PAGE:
Connecticut Audbon Society


The Monday Bird Report

Black-throated Blue Warbler photographer over the weekend at Birdcraft by Scott Kruitbosch.

May 4, 2020 — Ospreys: As of Saturday there were two eggs in the Osprey nest at Milford Point. Watch the Osprey Cam here.

Migration: At Birdcraft, a great place for spring migrants, visitors snapped photos over the weekend of Black-throated Blue, Black-and-White, and Yellow-rumped warblers, Blue-gray Gnatcatcher, Ovenbird, and Northern Waterthrush.

The two photos here, by Scott Kruitbosch, were among them.

Ovenbirds: Speaking of Ovenbirds, we found via Twitter a really interesting recent presentation by a high school student named Allison Mashtay called “Environmental Impact on Ovenbird Songs.” The results themselves are fascinating, but equally compelling was the “story map” she produced — simple, clear, jargon-free beautifully explained. Here’s an excerpt:

How does the environment impact how often ovenbirds sing? 

To test this question, we looked at 32 forested areas in Connecticut (the blue spots on the map) We used autonomous recording units (ARUs) to get our ovenbird song data. …

We set them up in the forests and recorded all the sounds in each area. Then, we listened to each recording carefully and marked down every time we heard an ovenbird sing.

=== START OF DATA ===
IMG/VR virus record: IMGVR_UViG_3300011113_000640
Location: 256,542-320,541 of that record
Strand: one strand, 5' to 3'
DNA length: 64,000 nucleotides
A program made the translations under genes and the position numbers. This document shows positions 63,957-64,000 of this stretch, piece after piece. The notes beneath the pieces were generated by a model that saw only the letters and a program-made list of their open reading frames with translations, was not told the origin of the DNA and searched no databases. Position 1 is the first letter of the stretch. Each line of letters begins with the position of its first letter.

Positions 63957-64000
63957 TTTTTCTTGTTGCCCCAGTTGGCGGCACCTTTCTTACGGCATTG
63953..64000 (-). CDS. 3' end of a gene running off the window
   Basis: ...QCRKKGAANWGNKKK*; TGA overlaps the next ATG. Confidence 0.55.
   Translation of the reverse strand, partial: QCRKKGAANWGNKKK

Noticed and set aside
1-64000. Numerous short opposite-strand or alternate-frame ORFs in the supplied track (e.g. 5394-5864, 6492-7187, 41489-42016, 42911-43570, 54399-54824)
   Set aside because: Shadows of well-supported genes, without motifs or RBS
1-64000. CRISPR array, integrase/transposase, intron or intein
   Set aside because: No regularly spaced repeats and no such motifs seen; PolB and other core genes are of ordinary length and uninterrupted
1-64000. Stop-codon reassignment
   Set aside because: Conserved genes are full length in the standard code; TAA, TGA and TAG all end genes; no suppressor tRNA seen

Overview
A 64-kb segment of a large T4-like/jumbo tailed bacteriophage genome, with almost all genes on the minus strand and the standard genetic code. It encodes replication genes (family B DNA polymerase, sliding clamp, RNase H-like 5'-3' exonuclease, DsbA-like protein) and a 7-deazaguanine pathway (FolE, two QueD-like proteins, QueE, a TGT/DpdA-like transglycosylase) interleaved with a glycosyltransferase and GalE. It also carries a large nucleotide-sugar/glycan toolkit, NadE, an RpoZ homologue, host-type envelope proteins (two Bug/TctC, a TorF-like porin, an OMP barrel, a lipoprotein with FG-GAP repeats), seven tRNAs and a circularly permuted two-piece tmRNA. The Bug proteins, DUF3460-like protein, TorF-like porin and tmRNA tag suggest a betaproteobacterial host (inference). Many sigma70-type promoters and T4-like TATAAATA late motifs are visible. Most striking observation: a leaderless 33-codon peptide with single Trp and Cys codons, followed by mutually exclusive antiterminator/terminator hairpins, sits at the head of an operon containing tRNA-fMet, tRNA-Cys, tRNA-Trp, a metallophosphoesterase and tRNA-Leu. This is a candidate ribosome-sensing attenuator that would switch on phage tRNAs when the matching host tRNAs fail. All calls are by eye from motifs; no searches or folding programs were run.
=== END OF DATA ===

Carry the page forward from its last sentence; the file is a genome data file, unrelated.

Next, we picked the environmental variables that we wanted to look at. We chose the following: 

  1. Number of ovenbirds in each recorded area
  2. Size of each recorded area
  3. Weather during each recording
  4. Food available in each recorded area

We are going to look at each of these variables individually to see if we can answer our main question. 

Ovenbird. Photo by Scott Kruitbosch.

Allison’s mentor is Eliza Grames, a Ph.D. candidate at UConn. Her presentation was part of a webinar by Great Hollow Nature Preserve, in New Fairfield, whose executive director, Chad Seewagen, wrote about his own Ovenbird research in our 2018 Connecticut State of the Birds report.

Great-crested Flycatchers. They are not my household’s favorite bird. They nest near the house and starting calling loudly and harshly when we’re still asleep. On the other hand, you have to admire this: they line their nests with snakeskins, which I had heard about, but what I didn’t know was the reason (it has to do with flying squirrels). Gardener and writer Margaret Roach interviewed a researcher from Arkansas who explained. here.

Hummingbirds: We have 50 first-of-year hummingbird sightings on our map as of 8:30 a.m., with more to come.

On the schedule: The Daily Bird — Yellow-crowned Night Heron, written by Miley Bull, with video by Gilles Carter. Look for it later. Or sign up to get it via text.






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